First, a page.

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Biologists Receive $2 Million to Classify the Microbial World

Biologists Receive $2 Million to Classify the Microbial World
UT Austin biologists have received funding to classify the world’s microbes based on genetics, function and ecology. This image is a tree of life for one group of microbes called archaea. In this case, they are all found in the guts of great apes. Credit: Howard Ochman/University of Texas at Austin.

The National Science Foundation has awarded a team of four researchers, including University of Texas at Austin biologists Howard Ochman and Mark Kirkpatrick, approximately $2 million over three years to classify the entire microbial world into genetic, ecological and functional units. The researchers also aim to understand how diversity originates and to analyze the genetic basis of functional and ecological differences between emerging species.

The team also includes Louis-Marie Bobay at the University of North Carolina at Greensboro and Martin Polz at the Massachusetts Institute of Technology.

The award is part of the NSF's Dimensions of Biodiversity program in the agency's environmental biology division. Through this program, NSF is investing over $18 million in ten new projects to research processes in nature and their complex interactions with climate, land use and invasive species at local, regional and continental scales.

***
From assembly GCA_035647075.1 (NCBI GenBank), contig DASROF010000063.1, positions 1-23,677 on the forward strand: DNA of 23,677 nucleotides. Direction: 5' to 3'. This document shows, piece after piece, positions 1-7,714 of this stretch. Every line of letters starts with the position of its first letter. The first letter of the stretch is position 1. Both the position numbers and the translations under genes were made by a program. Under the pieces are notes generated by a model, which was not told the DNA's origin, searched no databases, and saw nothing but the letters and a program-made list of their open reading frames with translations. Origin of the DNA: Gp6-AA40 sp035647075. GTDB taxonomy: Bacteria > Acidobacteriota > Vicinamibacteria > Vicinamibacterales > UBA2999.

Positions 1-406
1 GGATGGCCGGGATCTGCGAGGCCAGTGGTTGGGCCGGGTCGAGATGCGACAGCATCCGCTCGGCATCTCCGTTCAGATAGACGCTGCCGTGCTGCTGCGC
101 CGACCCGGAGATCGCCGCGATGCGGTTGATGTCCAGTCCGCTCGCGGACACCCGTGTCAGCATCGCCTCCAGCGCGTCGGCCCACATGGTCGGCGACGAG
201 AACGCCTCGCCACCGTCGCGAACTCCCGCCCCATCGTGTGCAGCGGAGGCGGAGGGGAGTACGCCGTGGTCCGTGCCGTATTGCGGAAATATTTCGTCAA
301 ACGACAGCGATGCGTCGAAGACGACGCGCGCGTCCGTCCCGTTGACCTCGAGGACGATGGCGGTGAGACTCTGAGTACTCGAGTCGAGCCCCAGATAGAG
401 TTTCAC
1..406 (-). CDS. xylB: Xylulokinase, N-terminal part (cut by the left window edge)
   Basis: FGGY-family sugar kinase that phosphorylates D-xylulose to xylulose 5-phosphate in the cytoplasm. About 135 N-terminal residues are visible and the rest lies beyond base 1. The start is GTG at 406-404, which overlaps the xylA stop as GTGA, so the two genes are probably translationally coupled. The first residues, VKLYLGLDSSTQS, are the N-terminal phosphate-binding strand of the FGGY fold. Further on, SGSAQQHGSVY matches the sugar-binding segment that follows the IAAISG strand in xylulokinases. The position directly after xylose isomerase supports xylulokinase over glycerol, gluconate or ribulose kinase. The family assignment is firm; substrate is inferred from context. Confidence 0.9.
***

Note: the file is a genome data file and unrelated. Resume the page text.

Despite centuries of discovery, most of our planet's biodiversity remains unknown. The scale of the unknown diversity on Earth is especially troubling given the rapid and permanent loss of biodiversity across the globe. The goal of the Dimensions of Biodiversity campaign is to transform how we describe and understand the scope and role of life on Earth.

"This research is unique in that multiple dimensions of biodiversity are addressed simultaneously," said Joanne Tornow, acting assistant director for NSF's Directorate for Biological Sciences. "These are novel approaches that intend to get at synergistic roles of critical ecological and evolutionary processes."

This campaign promotes novel integrative approaches to fill the most substantial gaps in our understanding of the diversity of life on Earth. It takes a broad view of biodiversity, and focuses on the intersection of genetic, phylogenetic and functional dimensions of biodiversity. The projects all integrate these three dimensions to understand interactions and feedbacks among them.

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Monday, 19 November 2018

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